This piece by Dave Roberts gets to the nub of our ongoing national problem with governance and it's a biggie: the Senate and its supermajority rules:
He goes on to show, as we have done many times here, that the Republicans are using the filibuster far, far more often than it ever has in the past. It's simply astonishing, as these charts show:
What’s that dysfunction? It’s simple: a supermajority requirement coupled with an extreme, unified minority. Everything else—and I mean pretty much every lamentable feature of American politics —flows out of that. Rich Yeselson puts it in pungent terms: “We are living through the Californiafication of America—a country in which the combination of a determined minority and a procedural supermajority legislative requirement makes it impossible to rationally address public policy challenges.”
Yes, this is a discussion about congressional procedure, which conventional wisdom says will bore everyone. But it’s time you got un-bored, and quick, because nothing else you care about is going to improve until this does. read on ...
This is the result of the full realignment of the parties. The American system has essentially become a two party parliamentary system. (This is why some of us were nearly apoplectic at the idea that Democrats we promising a new era of comity and bipartisanship at a time when the structural foundation of our politics made such a thing nearly impossible.)
Roberts argues for abolishing the filibuster and I'm certainly all for that. I hate all of those anachronistic aristocratic prerogatives of white, male land ownership and I'd be happy to see the electoral college --- and the Senate itself, frankly --- go right along with it. Our system of government is unwieldy and bizarre and I'd be happy to see us have a real parliamentary system with multiple parties.
Unfortunately, I think we have a far better chance of reverting to full blown feudalism. I doubt very, very seriously the two parties are going to agree to abolish the filibuster. The Democrats may use it less ruthlessly when they are in the minority but they want it in the tool box. As long as Republicans are in the minority they will fight to the death to keep it and as Roberts lays out, it takes some of their votes to change it.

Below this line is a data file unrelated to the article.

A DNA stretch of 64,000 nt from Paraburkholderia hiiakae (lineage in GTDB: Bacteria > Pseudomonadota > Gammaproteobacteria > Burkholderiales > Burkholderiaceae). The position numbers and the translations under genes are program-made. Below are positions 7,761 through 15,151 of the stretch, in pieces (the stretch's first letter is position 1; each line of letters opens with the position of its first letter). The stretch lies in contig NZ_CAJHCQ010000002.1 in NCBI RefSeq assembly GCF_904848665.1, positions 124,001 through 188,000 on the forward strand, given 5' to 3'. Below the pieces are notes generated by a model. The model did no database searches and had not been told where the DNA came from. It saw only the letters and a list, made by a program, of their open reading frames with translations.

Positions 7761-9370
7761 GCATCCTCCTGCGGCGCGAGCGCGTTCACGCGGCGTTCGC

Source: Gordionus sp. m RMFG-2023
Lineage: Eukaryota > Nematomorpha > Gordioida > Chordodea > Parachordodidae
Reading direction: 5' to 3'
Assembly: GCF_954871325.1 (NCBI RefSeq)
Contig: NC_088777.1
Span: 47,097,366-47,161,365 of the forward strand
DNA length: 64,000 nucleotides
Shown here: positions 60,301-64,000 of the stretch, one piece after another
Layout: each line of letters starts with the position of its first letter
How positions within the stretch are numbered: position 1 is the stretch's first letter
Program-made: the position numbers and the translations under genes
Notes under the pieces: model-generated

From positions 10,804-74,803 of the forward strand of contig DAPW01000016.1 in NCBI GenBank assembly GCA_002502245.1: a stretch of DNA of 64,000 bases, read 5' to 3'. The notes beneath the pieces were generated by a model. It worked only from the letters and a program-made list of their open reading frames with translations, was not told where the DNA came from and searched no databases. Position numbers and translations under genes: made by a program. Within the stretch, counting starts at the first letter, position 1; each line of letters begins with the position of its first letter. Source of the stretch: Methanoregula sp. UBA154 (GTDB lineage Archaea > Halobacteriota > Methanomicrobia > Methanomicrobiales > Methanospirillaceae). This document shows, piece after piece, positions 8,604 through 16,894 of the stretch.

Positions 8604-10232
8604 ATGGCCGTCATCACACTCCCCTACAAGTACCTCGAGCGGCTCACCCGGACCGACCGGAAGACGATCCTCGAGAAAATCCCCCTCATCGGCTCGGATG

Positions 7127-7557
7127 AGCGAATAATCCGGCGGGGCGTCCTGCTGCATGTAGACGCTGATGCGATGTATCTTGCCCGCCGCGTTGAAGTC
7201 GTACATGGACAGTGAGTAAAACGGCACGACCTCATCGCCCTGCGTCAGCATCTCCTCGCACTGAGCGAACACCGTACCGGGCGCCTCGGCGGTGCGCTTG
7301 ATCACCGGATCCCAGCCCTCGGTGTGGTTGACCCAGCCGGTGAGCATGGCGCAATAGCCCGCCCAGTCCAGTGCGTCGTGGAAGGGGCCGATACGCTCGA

So, I'm skeptical about the prospects of eliminating the filibuster. But there is one thing that can be done: the Democrats can get over this nostalgia for the good old days when Democrats and Republicans all slept together in one big cozy pile and start acting like a real political party.
The argument for abolition of the filibuster falls apart when you see that the Dems have the 60 votes and --- it doesn't make any difference. And that's because there is always some pampered little prince or princess who thinks he or she should be running everything and they will hold up the process regardless. That 50th Senator for the vote would be as hard to get as the 60th for the filibuster unless the Democratic party starts to require some partisan loyalty.
In the days when legislation was cobbled together on a bipartisan basis, you didn't want too much discipline or you couldn't get the other side to cross lines when you needed them. But the realignment has solidified the partisan divide on the basis of ideology, philosophy and region. The Republicans have adapted already and understand that their job is to obstruct when in the minority and steam roll when in the majority. The Democrats are still living in the past.
We are a politically polarized country with very different views of how to govern this country. We have regular elections to determine if people are happy with what the majority party is doing. That system will work just fine if only the politicians will enact their agendas and then let the country ratify it or reject it. I don't see what's so wrong with that. It sounds like representative democracy to me.
This fetish for bipartisanship seems more and more like a social construct to allow the ruling class to live happily together. As a citizen, that really isn't my concern. I think we should expect the parties to fight these issues out on the merits rather than live with gridlock and torpor where the only ones who ever prevail are the lobbyists who grease the palms of the politicians of both parties.